Communication is exchanging ideas and news using symbols. Symbols can take any form. The key is that both sides understand the symbols and can create meaning with their use. Symbols can be written letters or images. Few at the start of 2015 would ever consider an abandoned town in Syria to become a symbol for the civilizational battle going on today.
Palmyra, via war, destruction, and art has become a symbol for those who understand the fight.
In the spring of 2015, ISIS engaged in an offensive that resulted in the successful capture of Palmyra and the surrounding area, giving the group control over most of eastern Syria. The usual propaganda — beheading and burning death videos — were released with studio quality background music. One change that was added was ISIS’ demolition of antiquities and Roman-era buildings. The dynamiting of a UNESCO world heritage site was the latest in a tradition of Muslims destroying other cultures’ wonders, as previously the Taliban destroyed the giant Buddhas of Bamiyan.
What made the destruction especially hard for a lover of history and European culture was the symbolism. Tied with the 2015 immigrant invasion of Europe, this was the physical manifestation of the erasure of Western civilization. Christians are steadily being eradicated in the Middle East, and so go the buildings constructed by them. Watching as Western leaders yawned and ho-humed the event created the same anger or sadness as watching the same leaders lie about the need for welcoming migrants and covering up their crimes.
The other pain was knowing how aid from the State Department and CIA ended up enabling ISIS and fellow jihadis, who only want to see the West become a Caliphate. While no direct military aid was sent to ISIS, ammunition is parachuted in zones that may fall under their control. Even if weapons are not delivered, how much better does a jihadi eat if all the US sends is MREs and other goodies? The Third Worldism adopted by Western communists and used as a weapon against the native populations can mean that what matters to the natives is just as ripe for destruction as the native populations.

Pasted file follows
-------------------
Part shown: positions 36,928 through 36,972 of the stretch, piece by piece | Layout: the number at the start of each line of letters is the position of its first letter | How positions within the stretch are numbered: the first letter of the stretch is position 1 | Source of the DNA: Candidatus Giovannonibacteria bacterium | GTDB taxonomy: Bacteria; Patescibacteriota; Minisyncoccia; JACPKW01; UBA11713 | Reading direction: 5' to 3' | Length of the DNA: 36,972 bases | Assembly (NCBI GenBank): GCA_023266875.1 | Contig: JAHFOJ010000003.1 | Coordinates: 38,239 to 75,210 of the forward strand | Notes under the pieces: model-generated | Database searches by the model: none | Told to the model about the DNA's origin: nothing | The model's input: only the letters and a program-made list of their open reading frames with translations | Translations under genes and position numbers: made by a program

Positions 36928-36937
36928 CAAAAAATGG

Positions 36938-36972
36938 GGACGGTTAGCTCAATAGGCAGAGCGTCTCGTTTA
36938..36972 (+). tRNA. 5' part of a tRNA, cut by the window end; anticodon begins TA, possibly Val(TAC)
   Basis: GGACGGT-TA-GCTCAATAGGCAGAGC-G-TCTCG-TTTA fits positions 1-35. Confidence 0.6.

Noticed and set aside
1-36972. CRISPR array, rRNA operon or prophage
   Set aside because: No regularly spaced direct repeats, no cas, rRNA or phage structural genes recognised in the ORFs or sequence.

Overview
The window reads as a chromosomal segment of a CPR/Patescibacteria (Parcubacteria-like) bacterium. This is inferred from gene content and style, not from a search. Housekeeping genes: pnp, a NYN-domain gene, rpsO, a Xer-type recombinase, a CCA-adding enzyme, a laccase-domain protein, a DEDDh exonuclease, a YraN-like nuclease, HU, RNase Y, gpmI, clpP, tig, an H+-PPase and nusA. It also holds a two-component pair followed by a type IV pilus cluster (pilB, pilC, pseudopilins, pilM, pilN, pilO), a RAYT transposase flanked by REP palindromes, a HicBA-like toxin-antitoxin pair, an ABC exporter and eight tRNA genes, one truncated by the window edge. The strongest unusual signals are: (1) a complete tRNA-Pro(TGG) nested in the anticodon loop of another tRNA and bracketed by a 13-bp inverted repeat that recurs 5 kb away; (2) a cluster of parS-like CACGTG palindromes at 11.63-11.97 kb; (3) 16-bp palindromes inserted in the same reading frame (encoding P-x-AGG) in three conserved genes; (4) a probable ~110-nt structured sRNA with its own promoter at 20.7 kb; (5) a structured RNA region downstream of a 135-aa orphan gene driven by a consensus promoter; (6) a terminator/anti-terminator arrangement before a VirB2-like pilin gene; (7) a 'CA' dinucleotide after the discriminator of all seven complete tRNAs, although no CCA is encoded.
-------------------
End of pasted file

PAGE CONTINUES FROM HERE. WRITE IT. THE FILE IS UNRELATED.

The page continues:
To play to the deep history, it was a painful reminder that those lands had been considered rich lands of the Roman and Byzantine empires and were lost. The area was the earliest for Christianity, and it had some of the oldest churches. Those lands have long since been ceded to the Muslims. What is now Syria was also some of the most treasured assignments for 19th and early 20th century Christian missionaries. The West once fostered a deep love of its history, and not just of its tribal and racial history, but its religious beginnings.
After ISIS used explosives and the amphitheater for beheadings, Palmyra did not cease to be a symbol. A new offensive by the Syrian government with the aid of Russian air power recaptured the city and surrounding area.
In an answer to the displays of captured soldiers and blown up relics, St. Petersburg’s Mariinsky Theatre Orchestra performed Western classics to mark the triumph. Civilization will not go out quietly, and it not shall be meek. Barbarism destroys, while civilization creates.
While masterminded by the Kremlin for propaganda purposes, the event also shows Putin’s touch for citing the historical record. In mid-2015, Putin noted Vladimir’s baptism as a connection to the Greeks. He noted the special connection between the Eastern Orthodox worlds, even though the event took place centuries ago. It would be akin to President Obama speaking at a D-Day citing the Normans crossing the channel to battle at Hastings as the spark for the America’s existence. Americans do not hear that, though, as taking pride in one’s past is not encouraged.
There have been Western responses to the barbarians and terror and even in musical form. The standard response by the West is to gather around and sing “Imagine” by John Lennon. The tune, which Nigel Farage compares to a funeral dirge, is the proper communist response. Forget about any tribal or group loyalty and give in to the grey melt of modernity. Imagine it. Like many educated Westerners, this response is straight from their suicidal death cult that pays no attention to any other tribe.
This is what makes the orchestra playing at Palmyra even more special. It is a celebration of the height of musical achievement, of Western musical achievement, and it is not a funeral dirge. The music is the soaring sound of a civilization. There may be fewer who truly appreciate it in this day and age, but it is a horn, it is a marker, and it is a win.